The council held in , known as the "Fourth Lateran Council" or "Lateran IV," covered a huge range of doctrinal and political issues, from the crusades to the proper wording of the Nicene Creed. Of greatest interest to Foucault, however, is the papal edict obligating Christians to confess their sins annually. This is not quite the birth of the Catholic sacrament of confession: in some parts of the Christian world, a similar practice had been carried out for centuries.
It is, however, the first formal, Church-wide pronouncement making regular confession a requirement for the faithful. As confession formally, the Sacrament of Penance became an ongoing part of religious life in Western Europe, literature was developed to instruct both penitents and priests. Priests were taught how to help their penitents identify and root out various sins, including sexual ones. Penitents themselves, meanwhile, were urged to prepare for the sacrament through an "examination of conscience. The manuals written to assist with this task addressed every subject of moral interest to Christians, including sex.
Thus, Foucault claims, as people went over their sins in greater depth, frequency, and formality, they wound up talking and writing about sex more frequently than ever. The rise of modern medicine went hand in hand with the development of what Foucault calls the scientia sexualis.
On this topic, Foucault cites primarily French medical authorities whose work may not be well known to English speakers. An exception—an internationally known figure about whom Foucault says a great deal—is the neurologist Jean-Martin Charcot — Best known today for his work on such illnesses as multiple sclerosis and Parkinson's disease, Charcot has a complicated legacy among historians of medicine. This is partly because, in addition to researching and proposing treatments for those disorders, he was intensely interested in the treatment of an illness known as hysteria.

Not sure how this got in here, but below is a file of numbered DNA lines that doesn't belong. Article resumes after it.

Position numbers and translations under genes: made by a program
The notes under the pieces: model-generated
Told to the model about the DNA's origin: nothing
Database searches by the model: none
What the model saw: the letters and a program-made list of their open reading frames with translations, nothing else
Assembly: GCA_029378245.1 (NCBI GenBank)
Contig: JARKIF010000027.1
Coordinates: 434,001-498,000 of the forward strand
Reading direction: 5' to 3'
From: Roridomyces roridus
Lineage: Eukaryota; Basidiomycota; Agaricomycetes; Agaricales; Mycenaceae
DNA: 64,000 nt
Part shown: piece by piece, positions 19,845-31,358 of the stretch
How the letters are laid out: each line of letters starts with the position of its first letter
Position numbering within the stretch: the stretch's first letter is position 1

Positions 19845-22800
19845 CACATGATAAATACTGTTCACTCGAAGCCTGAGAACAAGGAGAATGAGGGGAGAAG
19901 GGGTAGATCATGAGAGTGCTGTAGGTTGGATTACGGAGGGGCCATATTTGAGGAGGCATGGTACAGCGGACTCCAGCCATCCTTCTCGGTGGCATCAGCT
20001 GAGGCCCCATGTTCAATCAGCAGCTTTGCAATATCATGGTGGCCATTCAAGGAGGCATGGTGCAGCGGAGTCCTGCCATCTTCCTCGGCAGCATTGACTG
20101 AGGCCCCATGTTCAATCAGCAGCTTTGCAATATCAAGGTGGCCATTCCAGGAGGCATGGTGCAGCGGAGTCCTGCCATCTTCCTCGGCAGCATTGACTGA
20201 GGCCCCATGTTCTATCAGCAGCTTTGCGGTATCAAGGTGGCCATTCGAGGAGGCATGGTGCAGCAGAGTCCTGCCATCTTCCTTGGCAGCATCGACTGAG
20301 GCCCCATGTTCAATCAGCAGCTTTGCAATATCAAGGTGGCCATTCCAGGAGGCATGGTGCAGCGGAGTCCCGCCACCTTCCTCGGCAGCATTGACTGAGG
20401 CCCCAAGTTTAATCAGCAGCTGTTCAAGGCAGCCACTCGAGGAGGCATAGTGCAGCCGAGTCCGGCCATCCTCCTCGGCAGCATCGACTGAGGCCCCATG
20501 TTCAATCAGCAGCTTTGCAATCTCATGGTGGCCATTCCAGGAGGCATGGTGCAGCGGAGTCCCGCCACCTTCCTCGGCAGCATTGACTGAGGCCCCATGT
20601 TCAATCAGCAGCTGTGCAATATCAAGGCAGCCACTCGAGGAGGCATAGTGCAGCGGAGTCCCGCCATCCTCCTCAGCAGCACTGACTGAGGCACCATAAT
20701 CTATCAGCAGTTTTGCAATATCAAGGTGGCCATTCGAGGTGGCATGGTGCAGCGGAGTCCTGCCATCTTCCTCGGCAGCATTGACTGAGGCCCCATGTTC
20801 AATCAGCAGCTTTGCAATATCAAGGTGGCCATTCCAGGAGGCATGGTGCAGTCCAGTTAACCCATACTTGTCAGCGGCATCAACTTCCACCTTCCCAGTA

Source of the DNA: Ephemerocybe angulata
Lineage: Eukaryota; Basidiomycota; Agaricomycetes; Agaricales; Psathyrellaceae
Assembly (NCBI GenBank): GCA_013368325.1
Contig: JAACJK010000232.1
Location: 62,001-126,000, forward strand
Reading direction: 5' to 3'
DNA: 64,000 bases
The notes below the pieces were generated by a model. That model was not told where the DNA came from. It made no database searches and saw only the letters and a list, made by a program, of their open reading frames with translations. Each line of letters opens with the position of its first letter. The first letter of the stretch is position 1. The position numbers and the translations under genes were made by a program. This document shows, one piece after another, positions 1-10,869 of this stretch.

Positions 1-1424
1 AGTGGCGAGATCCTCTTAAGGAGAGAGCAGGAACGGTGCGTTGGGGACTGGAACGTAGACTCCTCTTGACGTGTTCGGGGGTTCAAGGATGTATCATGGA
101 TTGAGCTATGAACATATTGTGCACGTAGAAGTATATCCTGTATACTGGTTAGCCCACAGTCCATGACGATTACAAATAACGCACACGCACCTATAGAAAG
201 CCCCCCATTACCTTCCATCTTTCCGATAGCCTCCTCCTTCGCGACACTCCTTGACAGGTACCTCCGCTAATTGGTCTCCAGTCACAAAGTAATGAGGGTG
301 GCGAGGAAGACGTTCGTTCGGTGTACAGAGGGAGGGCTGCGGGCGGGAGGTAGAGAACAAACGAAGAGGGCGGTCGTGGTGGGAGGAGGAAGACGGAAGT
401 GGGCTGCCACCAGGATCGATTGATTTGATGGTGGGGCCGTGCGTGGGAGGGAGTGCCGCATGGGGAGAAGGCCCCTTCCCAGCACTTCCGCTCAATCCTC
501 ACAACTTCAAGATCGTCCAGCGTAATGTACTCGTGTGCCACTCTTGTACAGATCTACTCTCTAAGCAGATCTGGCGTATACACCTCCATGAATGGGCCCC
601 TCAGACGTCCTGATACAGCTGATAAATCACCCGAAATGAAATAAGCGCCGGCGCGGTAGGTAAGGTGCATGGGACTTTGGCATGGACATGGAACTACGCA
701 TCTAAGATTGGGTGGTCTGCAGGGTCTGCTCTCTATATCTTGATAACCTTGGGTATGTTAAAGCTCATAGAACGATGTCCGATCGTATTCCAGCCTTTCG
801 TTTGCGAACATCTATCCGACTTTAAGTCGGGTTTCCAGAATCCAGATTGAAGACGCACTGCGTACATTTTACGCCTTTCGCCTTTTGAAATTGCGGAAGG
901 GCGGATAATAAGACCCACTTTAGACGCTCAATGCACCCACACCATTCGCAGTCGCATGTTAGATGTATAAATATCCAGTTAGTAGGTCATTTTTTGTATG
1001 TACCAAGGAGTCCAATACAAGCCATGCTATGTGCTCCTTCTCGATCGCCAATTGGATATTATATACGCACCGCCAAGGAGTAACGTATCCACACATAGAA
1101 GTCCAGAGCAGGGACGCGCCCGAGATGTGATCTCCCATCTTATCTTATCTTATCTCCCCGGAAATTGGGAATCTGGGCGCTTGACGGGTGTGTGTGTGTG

Today, the word hysterical is sometimes used to mean "extremely funny": "I thought her standup set was just hysterical. The origin of both words, as Foucault hints but does not fully explain, is medical: hystera is Ancient Greek for "womb," which is why the surgical removal of the womb is called a hysterectomy. From the Middle Ages onward, physicians had posited a connection between the supposed emotionality of women and the presence of a womb.
The History of Sexuality, Volume 1 | McNally Jackson Books
King Lear, the titular character of English playwright William Shakespeare's — play King Lear —06 , refers to his madness as hysterica passio. This shows that by the 17th century, this stereotypical linking of wombs and madness had already "escaped" from medical discourse and entered popular culture. In the 18th and especially the 19th centuries, doctors aimed to treat mental illness in women by performing procedures on the womb and other reproductive organs. To be "hysterical" under these conditions was a much more serious matter than the word might imply today. Charcot was one of the physicians working on hysteria, which was then widely perceived as an important but mysterious medical issue.